February 03, 2020 4 min read 0 Comments

Hey! It's Daniel from Hyke & Byke.

I admit, I used to become somewhat of a hermit once winter hit. However, the cold weather doesn’t have to stop you from hiking and backpacking.

You just have to be ready with the right clothing and the right gear!

The picture above is of me and some of the Hyke & Byke team on one of those Colorado 14er winter trips that I have now come to love since having the right equipment!

Here are my top tips to stay warm and cozy on a chilly hike. It’s incredibly important to wear the right clothing and bring the right gear.


Wear Layers: Layering is a three-part system that consists of a base layer that wicks perspiration away from your skin, a mid layer that insulates you from the cold and a shell layer that keeps wind and moisture out.

The goal with layering is to add and remove layers throughout your hike so you can stay warm and comfortable without overheating and getting sweaty.

It can feel like tedious to stop and change clothes, but it’s really crucial to stay dry. Getting wet on a cold day can possibly lead to hypothermia.

Avoid Wearing Cotton: When cotton gets wet, it takes a very long time to dry, which can leave you feeling damp, cold and dreary.

Synthetic and wool layers dry much faster and will wick perspiration away from your skin.

Cover Your Skin: Any skin that is exposed to freezing temperatures and cold wind is vulnerable to frostbite.

Take special care of your nose, cheeks, ears, fingers and toes.

  • For your hands, try wearing lightweight fleece gloves under waterproof shell mittens or shell gloves. Also keep in mind to bring an extra pair of fleece gloves that you keep stowed in your pack in case the ones you’re wearing get wet.

  • For your feet, wear synthetic or wool socks that fit well. Thicker socks provide more insulation, but make sure they don’t cause your boots to fit too tight, which can cut off circulation. It’s also important to keep your feet dry, so carrying an extra pair of socks to change into is a good idea. Wear waterproof boots if you’ll be hiking through snow, and if you’ll be in very cold temperatures you might require boots with built-in insulation.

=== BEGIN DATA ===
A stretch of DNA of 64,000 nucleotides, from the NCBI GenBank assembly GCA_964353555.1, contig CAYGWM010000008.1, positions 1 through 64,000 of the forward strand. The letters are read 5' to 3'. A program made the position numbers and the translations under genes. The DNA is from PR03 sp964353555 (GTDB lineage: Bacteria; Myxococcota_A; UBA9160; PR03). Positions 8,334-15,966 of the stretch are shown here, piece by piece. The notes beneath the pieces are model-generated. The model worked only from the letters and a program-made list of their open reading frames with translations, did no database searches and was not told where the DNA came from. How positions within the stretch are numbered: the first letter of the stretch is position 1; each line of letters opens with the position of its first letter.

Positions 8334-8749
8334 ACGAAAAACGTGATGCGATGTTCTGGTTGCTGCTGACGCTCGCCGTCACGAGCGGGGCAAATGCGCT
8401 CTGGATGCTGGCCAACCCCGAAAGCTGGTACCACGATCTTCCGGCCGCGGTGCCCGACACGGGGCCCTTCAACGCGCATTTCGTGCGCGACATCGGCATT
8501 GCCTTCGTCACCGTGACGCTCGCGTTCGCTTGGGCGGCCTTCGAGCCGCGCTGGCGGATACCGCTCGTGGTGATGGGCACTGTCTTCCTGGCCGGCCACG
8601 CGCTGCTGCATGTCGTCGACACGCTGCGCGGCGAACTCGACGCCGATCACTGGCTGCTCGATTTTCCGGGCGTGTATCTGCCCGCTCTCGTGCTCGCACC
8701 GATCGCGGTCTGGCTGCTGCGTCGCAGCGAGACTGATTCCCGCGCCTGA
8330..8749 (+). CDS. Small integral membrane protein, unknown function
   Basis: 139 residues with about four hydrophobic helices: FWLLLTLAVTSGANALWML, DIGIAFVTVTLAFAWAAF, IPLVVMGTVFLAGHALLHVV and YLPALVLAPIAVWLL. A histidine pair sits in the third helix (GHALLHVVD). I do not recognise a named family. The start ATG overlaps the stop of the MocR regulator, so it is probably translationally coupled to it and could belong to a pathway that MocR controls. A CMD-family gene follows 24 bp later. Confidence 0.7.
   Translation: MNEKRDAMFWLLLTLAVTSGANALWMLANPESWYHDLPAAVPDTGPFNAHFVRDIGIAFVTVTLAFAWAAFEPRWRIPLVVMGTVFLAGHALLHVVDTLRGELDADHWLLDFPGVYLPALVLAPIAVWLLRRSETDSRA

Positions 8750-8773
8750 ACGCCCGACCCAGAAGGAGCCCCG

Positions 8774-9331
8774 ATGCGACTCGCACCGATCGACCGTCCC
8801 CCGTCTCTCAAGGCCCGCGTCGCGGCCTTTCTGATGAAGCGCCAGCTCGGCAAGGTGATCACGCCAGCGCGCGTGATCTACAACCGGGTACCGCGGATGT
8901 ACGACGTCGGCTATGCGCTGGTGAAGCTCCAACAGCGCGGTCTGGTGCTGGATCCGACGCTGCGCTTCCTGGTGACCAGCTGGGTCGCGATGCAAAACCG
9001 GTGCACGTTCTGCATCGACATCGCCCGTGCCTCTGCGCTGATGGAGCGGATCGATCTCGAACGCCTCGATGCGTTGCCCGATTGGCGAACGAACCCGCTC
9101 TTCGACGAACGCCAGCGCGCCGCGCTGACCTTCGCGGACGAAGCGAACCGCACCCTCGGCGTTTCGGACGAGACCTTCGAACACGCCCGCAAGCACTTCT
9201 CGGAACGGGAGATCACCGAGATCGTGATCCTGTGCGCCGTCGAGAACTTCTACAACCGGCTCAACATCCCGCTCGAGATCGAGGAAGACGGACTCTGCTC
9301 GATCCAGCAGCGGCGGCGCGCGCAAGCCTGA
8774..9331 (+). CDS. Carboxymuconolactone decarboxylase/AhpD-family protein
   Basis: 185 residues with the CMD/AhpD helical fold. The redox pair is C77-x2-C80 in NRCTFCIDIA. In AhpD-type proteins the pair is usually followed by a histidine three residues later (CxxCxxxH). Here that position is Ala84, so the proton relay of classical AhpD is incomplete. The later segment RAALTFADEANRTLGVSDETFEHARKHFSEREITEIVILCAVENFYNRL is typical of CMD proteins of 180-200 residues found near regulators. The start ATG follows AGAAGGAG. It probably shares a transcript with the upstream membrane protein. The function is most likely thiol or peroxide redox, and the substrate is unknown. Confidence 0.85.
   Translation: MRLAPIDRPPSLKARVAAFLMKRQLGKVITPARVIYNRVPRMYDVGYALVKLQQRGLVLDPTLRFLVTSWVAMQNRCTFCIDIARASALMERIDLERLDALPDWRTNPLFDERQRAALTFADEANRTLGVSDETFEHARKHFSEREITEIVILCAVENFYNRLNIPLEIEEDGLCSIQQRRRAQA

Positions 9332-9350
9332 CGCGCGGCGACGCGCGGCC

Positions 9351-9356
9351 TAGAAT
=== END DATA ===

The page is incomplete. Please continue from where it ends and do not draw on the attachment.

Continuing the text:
• For your nose and cheeks, try a neck gaiter for face mask.

  • For your ears, a winter hat or headband can do the trick. A neck gaiter or face mask may also provide coverage for your ears.


Avoid Tight Clothing and Accessories: Wristwatch bands, cuffs of gloves, gaiters and boots that are too snug can lead to poor circulation, which can increase your chance of getting frostbite.

Make sure your clothing and gear fit properly.

Add Heat: Hand warmer and toe warmer packets are a great way to warm up your toes and fingers.

Wear a Hat: You can lose heat through the top of your head, so put on a winter hat on if you’re feeling chilly.

Keep Snow Out With Gaiters: If your hike will take you through deep snow, gaiters are essential for keeping snow out of your boots.

They also add a bit of warmth. Be sure to use waterproof/breathable gaiters for hiking in snow. 



Bring Goggles or Sunglasses: Always protect your peepers from the sun and wind.

Many goggles and some sunglasses allow you to swap lenses in and out so you can select the right lens tint for the weather.

Pack a Headlamp: Winters means less daylight hours, especially if you’re in the northern part of the U.S. Hence, you must be prepared to hike in the dark.

Have a sense for how many hours of usable daylight you have and always pack a headlamp with fresh batteries.

Keep Batteries Warm: Cold weather can drain batteries quickly. Lithium batteries tend to hold up better in cold temperatures than alkaline batteries, but no matter what battery type you use, it’s best if you try to keep them warm.

Stowing your headlamp, GPS, cellular phone and other electronics in a pocket close to your body can help.

Apply Sunscreen: Just because it’s snowy and there’s no direct sun, doesn’t mean you won’t get sunburnt.

In fact, if there’s snow on the ground, the sun’s rays can reflect back up at you, so you need to be diligent about applying sunscreen on the underside of your nose and chin and around your neck. 


Food and Hydration Tips for Cold-Weather Hiking


Your body’s metabolism is its best heat source, so you need to keep it warmed up with food and water.


Remember To Eat and Drink: When it’s cold outside, you might be less hungry and thirsty to stop for food and water.

Make it simple by keeping snacks and water within reach so you can eat and sip regularly throughout the day.


Pack Warm Drinks: Fill up a vacuum-insulated bottle with hot tea or hot chocolate to sip on when you take a break. The warmth goes a long way toward keeping you comfortable.

Mother nature can't hold you back now! Conquer a frozen hike without the chills this next winter season!

Happy Hiking,
Daniel E.
Hyke & Byke #GearThatGives